My take on the snow day is ease and comfort. I make plans to do very little of any consequence, at least as the muggle world would see it (Muggles being non-magical folk, aka non-knitters). I woke up fairly early this morning and saw that about 8″ had already fallen (good call, Superintendent!) and as I write this after 9 am, it’s still falling furiously. One of my favorite things is to sit and watch the snow fall while I knit, and after baking banana muffins with the long-overdue brown fruit on the counter that’s exactly what I plan to do.

Muffins and coffee with extra fiber

This week I have made significant progress on Devil’s Snare Sock #2, and I hope to get near to finishing today. I may take a break from that one to do a little work on the Grove scarf, but I find that one a little annoying due to the need to reverse a raised rib and the various decreases associated with the pattern (my favorite–p2togtbl–an obnoxiously awkward stitch to execute). Besides, since my 9-year old made me a scarf for Christmas, I feel a little guilty knitting on one with her around, even if she is completely preoccupied by the Christmas Wii.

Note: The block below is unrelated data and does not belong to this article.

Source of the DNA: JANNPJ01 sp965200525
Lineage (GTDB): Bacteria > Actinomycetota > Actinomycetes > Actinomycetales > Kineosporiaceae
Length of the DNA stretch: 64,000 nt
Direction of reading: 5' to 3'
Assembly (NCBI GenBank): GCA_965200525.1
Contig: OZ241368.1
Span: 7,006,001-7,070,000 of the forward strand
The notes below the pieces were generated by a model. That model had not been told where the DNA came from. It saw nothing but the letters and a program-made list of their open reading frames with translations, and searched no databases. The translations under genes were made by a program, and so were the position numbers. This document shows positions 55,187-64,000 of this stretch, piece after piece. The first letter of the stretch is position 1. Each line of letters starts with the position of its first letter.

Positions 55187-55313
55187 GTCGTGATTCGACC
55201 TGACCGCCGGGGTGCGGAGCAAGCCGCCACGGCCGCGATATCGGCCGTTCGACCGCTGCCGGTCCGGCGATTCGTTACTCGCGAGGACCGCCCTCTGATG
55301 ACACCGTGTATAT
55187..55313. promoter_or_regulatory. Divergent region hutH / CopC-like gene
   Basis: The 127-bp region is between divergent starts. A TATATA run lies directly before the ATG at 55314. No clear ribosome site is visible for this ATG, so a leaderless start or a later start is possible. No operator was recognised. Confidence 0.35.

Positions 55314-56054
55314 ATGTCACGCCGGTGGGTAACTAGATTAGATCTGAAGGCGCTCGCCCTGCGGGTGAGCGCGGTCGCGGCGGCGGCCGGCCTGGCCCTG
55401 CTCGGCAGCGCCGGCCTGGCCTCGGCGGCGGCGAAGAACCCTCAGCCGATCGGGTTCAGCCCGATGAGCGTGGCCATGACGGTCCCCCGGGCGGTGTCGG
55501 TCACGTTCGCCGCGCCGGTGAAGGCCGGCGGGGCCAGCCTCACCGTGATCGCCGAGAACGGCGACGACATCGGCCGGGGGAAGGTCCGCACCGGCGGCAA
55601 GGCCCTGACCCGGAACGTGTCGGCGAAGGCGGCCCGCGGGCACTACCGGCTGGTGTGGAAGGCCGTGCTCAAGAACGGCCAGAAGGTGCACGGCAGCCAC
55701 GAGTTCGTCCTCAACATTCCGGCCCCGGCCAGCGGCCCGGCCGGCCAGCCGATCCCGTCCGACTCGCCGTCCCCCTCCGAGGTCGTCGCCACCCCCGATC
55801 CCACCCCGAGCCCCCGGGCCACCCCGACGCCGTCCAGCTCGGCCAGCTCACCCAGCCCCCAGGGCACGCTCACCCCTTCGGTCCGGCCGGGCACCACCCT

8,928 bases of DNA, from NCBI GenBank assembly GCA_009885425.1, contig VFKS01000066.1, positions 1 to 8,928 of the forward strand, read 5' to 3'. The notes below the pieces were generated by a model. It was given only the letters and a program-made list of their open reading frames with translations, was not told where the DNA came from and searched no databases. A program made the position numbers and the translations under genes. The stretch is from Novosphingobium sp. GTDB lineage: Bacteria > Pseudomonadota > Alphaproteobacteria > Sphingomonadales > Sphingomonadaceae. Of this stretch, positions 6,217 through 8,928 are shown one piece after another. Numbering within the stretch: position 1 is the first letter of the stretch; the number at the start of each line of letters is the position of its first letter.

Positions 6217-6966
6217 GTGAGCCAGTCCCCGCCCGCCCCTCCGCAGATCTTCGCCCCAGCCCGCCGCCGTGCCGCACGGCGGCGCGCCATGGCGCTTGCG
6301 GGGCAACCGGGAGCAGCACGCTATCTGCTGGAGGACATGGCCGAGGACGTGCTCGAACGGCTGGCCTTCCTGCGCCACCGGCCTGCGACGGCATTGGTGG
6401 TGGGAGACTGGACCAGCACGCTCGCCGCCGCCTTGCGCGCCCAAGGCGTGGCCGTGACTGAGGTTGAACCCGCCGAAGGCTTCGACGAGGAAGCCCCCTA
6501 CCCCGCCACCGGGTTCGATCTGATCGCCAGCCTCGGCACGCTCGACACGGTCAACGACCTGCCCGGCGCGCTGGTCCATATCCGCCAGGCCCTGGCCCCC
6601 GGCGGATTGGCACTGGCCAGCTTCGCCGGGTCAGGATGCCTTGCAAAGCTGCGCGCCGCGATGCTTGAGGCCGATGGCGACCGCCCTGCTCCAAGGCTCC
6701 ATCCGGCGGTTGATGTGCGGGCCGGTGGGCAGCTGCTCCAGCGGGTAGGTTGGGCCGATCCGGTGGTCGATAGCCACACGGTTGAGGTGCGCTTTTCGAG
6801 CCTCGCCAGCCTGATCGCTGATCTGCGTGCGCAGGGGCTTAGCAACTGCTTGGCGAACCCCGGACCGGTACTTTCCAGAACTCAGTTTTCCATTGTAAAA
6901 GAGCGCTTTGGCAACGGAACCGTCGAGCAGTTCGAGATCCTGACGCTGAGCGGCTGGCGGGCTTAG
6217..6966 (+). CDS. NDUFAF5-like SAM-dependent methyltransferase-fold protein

Yes, that's a Snuggie. Laugh all you want...Snuggies were made for snow days.

Tomorrow I go back to the hustle and bustle of a busy week, with the 8th grade concert and rehearsals for the school musical. But today I knit. And drink coffee. And just hang out with my girls. This was the perfect oasis in the midst of a very busy week. Thank you, Mother Nature.

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A Whole Lotta New

This year I did something I haven’t done in a long time…I brought in the new year properly. The past several years I’ve celebrated the new year by sleeping but decided to bring in 2011 among friends at my church’s New Year’s gathering. We had the traditional champagne toast, and many hugs went around. It was a beautiful thing. But you see, 2011 is kinda’ different, and it needed special treatment.

New Year’s Day 2011 saw a major New Year’s shift as my wife moved up to Maine for a stint working and living at the Newforest Institute. This job seems absolutely perfect for her, doing things she’s always wanted to do while being back among people and institutions that she loves. She is still my best friend so I am truly excited about this wonderful opportunity and wish her all of the best as she starts this new chapter in her life.